Musing: Miley Cyrus, Pope Francis, and the boxes we put them in

This video is illustrating to me an interesting point that I find my self sitting with today when I think about the many folks frustrated with Pope Francis' visit with Kentucky Clerk, Kim Davis. People, when we actually pay attention and see them, don't fit neatly into any of the boxes that we so easily find ourselves creating for them. Miley Cyrus, who self-admittedly does not care what people really think about her, will at any one point sing music people find repulsive, causing many folks to dismiss her talent. This video shows some texture to her singing ability that one cannot avoid: the kid has talent whether or not she can be offensive or vulgar.

Pope Francis lives a life of the gospel in embodied ways alongside what he says and preaches, and this makes him irresistible as a religious leader. But, Pope Francis clearly has his own convictions that a lot of people who adore him (including me, I admit) have a hard time accepting about him. I have read articles already from some folks whose opinions I respect that see Pope Francis' visit as an outrage. I see the familiar dismissive boxing-up of Pope Francis as just being another homophobic catholic. How many people do we dismiss in our lives because (and I will be the first to admit my own fault in this) of the one or two things we know about them that places them in one of our convenient boxes of social categories? While I find Pope Francis' convictions on LGBT rights troubling and difficult to reconcile, I cannot at the same time avoid the Christ-like life that he earnestly seeks to live.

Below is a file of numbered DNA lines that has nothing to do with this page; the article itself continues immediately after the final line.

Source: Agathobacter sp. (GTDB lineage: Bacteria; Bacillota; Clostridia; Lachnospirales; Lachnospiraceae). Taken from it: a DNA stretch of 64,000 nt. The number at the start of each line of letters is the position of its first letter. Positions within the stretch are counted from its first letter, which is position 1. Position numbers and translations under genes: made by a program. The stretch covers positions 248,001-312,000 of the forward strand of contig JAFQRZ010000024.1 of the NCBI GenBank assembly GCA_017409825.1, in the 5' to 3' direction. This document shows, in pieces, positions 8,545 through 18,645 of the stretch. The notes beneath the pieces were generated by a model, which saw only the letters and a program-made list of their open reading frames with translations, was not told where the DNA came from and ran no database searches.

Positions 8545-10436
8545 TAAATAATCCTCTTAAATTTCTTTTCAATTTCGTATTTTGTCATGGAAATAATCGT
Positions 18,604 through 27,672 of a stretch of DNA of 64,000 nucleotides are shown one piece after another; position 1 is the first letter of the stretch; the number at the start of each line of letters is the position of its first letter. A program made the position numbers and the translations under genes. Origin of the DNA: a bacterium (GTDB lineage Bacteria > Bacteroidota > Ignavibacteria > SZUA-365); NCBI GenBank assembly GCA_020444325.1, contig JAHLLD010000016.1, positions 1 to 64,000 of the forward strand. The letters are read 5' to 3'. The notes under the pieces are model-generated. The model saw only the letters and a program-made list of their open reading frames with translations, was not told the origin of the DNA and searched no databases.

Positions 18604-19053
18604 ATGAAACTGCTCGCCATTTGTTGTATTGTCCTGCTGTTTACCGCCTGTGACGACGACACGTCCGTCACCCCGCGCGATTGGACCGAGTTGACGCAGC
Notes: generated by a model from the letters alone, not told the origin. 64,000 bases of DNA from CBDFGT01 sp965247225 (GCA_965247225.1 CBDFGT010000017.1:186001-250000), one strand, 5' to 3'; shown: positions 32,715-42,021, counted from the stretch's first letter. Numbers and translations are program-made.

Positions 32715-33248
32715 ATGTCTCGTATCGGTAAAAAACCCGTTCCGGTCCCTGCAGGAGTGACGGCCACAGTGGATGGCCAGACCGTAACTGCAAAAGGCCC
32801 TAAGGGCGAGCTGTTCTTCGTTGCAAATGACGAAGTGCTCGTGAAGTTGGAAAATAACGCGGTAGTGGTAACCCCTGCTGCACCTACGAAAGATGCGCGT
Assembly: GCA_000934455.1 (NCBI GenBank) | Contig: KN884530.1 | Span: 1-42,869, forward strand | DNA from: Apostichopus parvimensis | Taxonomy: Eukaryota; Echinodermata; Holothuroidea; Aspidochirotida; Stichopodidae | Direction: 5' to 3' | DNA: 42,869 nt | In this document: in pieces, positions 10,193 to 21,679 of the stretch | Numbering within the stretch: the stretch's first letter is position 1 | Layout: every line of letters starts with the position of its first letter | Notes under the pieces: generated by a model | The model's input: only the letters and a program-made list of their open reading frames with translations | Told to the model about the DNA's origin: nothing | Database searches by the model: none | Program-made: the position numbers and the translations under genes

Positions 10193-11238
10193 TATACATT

Speaking of Christ, I am reminded of Jesus' encounter with the syro-phoenician woman at the well: Jesus was ready to dismiss her because of her nationality, but her persistence woke Jesus to see her in a new way, and because of that a child's life was saved. I can't assume something like this would happen to Pope Francis and my reference to that gospel story isn't meant to head in that direction; but I do think we should always be aware (and this is a sermon to myself) of when we categorize people instead of seeing them as fellow children of God.


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